As companies navigate geopolitical challenges, macroeconomic headwinds, and the post-pandemic comedown, business leaders face intense pressure to drive software transformation, reduce costs, and compete faster in the cloud-transition era of “lift and shift.”
Amid layoffs and a slowed pace of hiring, the demand for better tools, real-time insights, seamless experiences, and contextual analysis has skyrocketed. With so much uncertainty, organizations can gain agility through observability, which will be critical.
The pandemic profoundly altered how and where we work. Since then, the proliferation of distributed teams has exposed gaps in legacy systems and a general lack of visibility across the tech estate.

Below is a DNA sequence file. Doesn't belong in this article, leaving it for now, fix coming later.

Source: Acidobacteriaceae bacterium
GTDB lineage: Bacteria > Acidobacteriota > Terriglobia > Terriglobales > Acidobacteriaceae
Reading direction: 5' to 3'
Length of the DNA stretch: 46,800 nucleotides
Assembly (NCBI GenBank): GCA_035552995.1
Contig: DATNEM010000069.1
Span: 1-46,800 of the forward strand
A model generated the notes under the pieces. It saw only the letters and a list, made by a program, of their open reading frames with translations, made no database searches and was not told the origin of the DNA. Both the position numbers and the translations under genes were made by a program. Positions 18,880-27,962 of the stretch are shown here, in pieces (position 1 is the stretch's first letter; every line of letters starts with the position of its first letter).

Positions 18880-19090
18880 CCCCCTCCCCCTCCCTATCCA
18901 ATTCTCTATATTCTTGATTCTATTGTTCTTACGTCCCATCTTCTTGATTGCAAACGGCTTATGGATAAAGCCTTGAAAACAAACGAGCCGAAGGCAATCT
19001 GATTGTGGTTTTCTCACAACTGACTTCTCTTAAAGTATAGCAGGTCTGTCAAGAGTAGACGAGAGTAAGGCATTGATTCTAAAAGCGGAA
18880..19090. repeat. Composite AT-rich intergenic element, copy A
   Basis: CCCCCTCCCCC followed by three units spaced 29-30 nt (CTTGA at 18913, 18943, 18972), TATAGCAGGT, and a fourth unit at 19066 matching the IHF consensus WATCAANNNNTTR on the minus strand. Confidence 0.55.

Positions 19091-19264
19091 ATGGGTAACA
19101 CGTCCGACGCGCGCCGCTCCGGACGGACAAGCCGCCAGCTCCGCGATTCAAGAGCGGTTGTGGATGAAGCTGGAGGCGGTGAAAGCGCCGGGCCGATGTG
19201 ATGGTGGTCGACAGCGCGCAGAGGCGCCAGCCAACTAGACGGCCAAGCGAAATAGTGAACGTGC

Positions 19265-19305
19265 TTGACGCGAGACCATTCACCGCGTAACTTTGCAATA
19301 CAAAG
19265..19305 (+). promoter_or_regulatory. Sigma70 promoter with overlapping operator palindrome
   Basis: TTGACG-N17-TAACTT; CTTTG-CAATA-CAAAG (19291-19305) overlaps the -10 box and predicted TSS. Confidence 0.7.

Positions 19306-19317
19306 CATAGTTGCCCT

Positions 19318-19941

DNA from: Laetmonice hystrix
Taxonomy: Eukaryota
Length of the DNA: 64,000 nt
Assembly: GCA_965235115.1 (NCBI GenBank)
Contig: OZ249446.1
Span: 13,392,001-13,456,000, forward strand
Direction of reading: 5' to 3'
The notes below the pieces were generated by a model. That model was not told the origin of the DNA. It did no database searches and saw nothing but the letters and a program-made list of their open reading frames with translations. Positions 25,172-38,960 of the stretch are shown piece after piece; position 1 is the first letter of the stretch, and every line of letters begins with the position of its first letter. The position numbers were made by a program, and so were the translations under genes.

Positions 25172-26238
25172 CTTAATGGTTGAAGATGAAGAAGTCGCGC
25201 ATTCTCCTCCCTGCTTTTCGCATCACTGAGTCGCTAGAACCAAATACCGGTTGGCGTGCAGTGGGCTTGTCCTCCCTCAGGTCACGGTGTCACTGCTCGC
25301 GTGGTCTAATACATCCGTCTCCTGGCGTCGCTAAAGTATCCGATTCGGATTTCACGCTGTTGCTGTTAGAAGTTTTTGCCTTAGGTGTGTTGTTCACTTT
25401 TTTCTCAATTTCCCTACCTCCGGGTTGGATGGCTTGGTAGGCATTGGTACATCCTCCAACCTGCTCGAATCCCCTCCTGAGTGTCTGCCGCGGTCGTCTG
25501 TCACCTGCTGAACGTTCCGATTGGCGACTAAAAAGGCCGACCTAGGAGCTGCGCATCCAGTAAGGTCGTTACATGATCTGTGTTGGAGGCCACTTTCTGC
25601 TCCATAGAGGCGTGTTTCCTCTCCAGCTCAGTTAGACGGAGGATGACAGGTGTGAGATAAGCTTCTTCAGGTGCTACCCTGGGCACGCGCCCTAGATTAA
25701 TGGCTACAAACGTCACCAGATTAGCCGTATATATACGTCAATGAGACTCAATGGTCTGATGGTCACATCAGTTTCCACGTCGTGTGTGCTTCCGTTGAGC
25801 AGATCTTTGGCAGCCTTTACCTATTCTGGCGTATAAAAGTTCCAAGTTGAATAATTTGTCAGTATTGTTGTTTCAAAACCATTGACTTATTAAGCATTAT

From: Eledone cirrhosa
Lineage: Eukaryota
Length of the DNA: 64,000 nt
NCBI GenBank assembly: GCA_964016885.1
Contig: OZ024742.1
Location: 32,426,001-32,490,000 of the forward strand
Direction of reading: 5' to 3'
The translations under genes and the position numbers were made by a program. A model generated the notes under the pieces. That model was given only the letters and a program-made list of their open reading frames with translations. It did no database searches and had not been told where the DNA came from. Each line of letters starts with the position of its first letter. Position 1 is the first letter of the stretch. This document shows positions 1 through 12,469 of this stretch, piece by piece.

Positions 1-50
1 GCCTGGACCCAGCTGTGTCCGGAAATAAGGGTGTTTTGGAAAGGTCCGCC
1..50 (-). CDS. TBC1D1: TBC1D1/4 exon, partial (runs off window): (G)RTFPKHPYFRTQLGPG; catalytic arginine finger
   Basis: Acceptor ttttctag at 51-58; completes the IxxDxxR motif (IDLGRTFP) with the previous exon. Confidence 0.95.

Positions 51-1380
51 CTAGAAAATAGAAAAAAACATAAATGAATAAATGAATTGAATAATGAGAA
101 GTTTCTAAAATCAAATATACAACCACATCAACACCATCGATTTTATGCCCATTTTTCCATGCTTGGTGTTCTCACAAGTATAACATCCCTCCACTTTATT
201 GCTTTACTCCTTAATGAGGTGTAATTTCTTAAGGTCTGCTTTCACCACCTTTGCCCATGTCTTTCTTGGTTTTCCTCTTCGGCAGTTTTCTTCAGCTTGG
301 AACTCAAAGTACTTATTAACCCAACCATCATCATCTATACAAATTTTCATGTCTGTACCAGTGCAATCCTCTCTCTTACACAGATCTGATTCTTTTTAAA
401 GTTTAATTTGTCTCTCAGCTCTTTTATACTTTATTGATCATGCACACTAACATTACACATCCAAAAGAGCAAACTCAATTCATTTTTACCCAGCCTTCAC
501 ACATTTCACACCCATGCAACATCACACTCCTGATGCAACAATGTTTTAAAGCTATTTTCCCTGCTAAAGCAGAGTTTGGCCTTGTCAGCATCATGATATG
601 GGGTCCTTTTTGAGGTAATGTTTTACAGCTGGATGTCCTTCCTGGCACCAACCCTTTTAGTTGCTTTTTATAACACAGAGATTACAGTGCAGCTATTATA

Traditional tools and monitoring can’t keep pace with the growing complexity, scale, and volume of data in cloud-native environments. Without end-to-end visibility, silos remain intact, redundancy persists, and resources are wasted as teams try to identify root causes of problems manually.
Visibility becomes even more important as organizations invest in building and scaling revenue-generating applications. Understanding the health and performance of the tech estate is no longer a nice-to-have; it’s table stakes.
This heightened attention also means DevOps, site reliability engineering (SRE), and operations teams are pushed to drive tighter development cycles and innovate faster than the pace the market demands. At the same time, they’re tasked with meeting service-level objectives. That may lead to burnout.